So, today I'm revamping the extra long post about Jellybean and her ADHD/mood disorder. At the end, I'm going to give a little update on how things are going now, because, after reading all of that, you truly deserve it. I figure that God gave me the life He did for a reason, and if my experience can help someone else, then I am already doing that.

Spilling the (Jelly)beans: Living with ADHD and Mood Disorders

**This post is not my usual humorous post. It is a serious one, perhaps in some places, a sad one, but it is important for you to know because it explains so many things.**

10 years ago, my heart was captured. I knew from that moment on, my life would never be the same. It was love at first sight. I never imagined that I could love such a little person with such a big love. She was an incredibly easy baby, cutting her teeth without so much as a painfilled cry, always managing to come out ahead on her milestones, walking and talking, and singing her ABC's by the time she was two. She's always been a bit stubborn, but what toddler isn't? She was also always very busy, busy, busy. She definitely was not one of those babies who can sit still while you read them a story, not by any means. Most of her behavior as a baby was normal and expected.

As she graduated from toddlerhood to preschooler, her stubbornness became a bit more prevalent, and a lack of respect began to surface. As she entered kindergarten, it was obvious that she had other issues going on, but because of a couple of traumatic experiences that she had when she was 4, we figured it was just a reaction from that, and left the door open for her to talk about them as she was ready to.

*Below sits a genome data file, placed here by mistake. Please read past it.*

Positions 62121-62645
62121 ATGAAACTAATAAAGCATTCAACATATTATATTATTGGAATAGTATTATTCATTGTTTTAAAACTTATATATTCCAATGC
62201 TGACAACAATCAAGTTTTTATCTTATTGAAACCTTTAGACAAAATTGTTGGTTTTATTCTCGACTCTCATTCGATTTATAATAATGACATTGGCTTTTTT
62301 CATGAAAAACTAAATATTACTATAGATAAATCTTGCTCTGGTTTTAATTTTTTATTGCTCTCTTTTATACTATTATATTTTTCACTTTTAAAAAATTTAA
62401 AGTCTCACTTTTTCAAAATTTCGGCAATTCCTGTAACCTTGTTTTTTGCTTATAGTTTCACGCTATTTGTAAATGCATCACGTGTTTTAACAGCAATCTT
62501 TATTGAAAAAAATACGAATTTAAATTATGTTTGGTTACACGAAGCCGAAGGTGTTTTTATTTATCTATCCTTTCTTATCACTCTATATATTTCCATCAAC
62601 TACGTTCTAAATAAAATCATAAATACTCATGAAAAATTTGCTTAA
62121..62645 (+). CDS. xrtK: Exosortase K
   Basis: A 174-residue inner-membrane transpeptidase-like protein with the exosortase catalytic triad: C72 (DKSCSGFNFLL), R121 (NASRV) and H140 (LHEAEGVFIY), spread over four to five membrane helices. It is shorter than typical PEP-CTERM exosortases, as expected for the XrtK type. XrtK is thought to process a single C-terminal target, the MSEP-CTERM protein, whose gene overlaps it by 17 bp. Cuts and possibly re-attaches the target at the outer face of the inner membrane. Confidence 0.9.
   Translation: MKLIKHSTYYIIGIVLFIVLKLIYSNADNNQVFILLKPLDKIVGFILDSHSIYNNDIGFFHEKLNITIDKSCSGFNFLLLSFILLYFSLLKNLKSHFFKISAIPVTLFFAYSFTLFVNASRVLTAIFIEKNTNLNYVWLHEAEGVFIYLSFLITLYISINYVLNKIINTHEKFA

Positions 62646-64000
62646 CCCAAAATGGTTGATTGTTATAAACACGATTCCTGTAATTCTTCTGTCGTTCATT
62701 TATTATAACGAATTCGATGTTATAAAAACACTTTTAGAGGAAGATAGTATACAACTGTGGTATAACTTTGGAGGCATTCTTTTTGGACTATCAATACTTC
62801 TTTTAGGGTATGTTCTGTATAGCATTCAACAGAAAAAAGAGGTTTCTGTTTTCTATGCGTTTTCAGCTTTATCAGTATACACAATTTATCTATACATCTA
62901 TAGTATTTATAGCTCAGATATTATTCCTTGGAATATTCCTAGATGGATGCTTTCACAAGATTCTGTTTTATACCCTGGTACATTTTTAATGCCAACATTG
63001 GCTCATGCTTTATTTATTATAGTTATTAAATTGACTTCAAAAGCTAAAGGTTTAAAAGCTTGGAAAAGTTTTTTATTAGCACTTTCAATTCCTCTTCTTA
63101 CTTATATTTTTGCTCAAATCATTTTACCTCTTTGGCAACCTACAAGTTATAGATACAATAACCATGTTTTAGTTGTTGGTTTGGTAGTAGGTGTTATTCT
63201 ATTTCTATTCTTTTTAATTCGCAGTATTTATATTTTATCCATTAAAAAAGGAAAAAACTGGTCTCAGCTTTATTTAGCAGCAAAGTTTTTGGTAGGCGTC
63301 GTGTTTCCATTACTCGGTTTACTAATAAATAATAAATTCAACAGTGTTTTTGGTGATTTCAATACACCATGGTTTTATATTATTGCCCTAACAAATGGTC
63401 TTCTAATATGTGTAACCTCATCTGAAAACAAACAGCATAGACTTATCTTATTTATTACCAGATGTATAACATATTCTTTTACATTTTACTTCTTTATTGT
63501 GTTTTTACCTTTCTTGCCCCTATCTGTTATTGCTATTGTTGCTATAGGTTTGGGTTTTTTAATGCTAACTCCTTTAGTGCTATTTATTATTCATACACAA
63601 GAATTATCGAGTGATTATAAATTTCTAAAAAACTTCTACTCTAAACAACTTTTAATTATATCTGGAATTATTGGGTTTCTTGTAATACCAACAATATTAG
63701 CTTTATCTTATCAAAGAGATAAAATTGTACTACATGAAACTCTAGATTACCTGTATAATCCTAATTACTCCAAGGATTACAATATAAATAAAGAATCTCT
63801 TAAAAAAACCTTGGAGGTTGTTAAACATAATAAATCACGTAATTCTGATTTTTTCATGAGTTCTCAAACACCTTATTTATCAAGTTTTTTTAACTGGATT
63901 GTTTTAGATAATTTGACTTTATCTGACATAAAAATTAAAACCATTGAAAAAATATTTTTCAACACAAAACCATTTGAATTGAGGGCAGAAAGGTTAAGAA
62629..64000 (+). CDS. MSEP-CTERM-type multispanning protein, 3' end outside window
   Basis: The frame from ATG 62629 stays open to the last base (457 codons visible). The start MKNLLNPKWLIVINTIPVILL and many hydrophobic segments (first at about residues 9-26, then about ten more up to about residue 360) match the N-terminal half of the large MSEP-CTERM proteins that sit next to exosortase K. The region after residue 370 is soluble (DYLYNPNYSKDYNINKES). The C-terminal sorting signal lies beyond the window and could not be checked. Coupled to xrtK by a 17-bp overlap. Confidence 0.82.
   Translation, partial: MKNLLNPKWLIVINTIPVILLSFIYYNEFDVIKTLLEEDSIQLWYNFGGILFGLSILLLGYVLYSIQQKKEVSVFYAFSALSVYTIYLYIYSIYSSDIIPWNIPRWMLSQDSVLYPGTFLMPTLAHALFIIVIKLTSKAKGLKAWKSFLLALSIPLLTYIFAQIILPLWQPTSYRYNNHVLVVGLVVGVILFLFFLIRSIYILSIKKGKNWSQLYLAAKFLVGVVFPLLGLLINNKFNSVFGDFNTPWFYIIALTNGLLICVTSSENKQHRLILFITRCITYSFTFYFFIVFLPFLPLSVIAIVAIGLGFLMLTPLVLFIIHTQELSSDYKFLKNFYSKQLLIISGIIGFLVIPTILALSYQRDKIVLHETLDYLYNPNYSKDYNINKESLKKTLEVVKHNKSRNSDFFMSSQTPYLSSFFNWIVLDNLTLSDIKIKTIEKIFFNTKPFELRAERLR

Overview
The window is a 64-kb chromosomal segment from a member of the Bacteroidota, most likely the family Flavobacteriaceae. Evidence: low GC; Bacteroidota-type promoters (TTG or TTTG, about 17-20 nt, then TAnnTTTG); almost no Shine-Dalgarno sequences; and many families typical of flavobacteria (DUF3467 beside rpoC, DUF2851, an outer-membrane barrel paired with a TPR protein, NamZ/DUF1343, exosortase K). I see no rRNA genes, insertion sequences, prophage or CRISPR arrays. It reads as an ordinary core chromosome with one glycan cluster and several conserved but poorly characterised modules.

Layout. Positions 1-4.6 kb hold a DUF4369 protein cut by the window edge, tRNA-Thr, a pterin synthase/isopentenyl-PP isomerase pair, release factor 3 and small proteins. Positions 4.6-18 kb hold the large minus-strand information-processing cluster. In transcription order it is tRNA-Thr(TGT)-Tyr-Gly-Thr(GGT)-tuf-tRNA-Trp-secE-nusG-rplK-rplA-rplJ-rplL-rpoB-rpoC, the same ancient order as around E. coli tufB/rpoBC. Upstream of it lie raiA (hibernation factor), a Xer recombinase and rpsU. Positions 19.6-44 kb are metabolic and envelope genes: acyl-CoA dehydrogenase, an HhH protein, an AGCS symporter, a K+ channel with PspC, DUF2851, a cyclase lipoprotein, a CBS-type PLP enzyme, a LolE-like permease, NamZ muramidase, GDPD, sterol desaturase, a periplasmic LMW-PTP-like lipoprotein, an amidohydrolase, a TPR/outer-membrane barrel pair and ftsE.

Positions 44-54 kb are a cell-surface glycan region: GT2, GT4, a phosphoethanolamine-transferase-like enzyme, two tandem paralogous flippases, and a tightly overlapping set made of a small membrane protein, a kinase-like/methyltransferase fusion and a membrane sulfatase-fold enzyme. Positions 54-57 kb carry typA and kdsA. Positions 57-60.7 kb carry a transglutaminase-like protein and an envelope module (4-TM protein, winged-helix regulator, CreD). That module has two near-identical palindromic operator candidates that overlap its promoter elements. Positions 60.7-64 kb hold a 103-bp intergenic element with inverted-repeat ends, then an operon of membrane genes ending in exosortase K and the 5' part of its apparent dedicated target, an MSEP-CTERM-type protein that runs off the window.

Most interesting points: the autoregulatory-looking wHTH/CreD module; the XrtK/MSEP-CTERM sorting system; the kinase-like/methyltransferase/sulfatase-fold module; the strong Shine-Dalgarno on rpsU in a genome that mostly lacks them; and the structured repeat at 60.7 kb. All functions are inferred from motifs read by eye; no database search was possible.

Little did we realize but that she was already exhibiting several of the key symptoms of "ODD" (Oppositional Defiance Disorder): excessive arguing with adults, active defiance to adults and especially the rules, doing things to deliberately annoy someone else, always blaming someone else for her mistakes or misbehavior. She began stealing things from the other students in her class, and from her teacher. She was stealing things from our bedroom and hiding them. She had no clue why she was stealing, even though she knew it was wrong. She also began lying, more so than is natural for children her age. She didn't seem to care about anything at all, and discipline was testy. What would work for us today, wouldn't work for us tomorrow. To us then, her behavior seemed deliberate because when she really wanted something, she seemed to know how to be good.

It's a very hard pill to swallow thinking everyone else thinks your child is bad (or you are in need of some serious parenting skills). You know your child isn't bad, but out in public, people's reactions to her behavior lead you to think you've somehow turned your child into a spoiled little unsociable brat. You turn on the punishment trying to correct the behavior, and the cycle just keeps spinning around and around, and around.

Fast forward 7 years, my beautiful child is blooming. She has her own opinions, her own ideas of how the world should work, and she has hopes and dreams for the future. She is one neat little package. She has her own style, and she has the confidence to display it.

She's not afraid to lift her voice and sing as loud as she can to Taylor Swift or any other song she knows on the radio. She sings in the shower a perfect rendition to Teardrops on My Guitar. She is fast on her way to becoming a star. She is now a big sister, and her whole world has changed. She's no longer the only person her mom has to pay attention to. Now she not only has to compete with GC, she has to compete with this cute, can't do anything for himself, baby.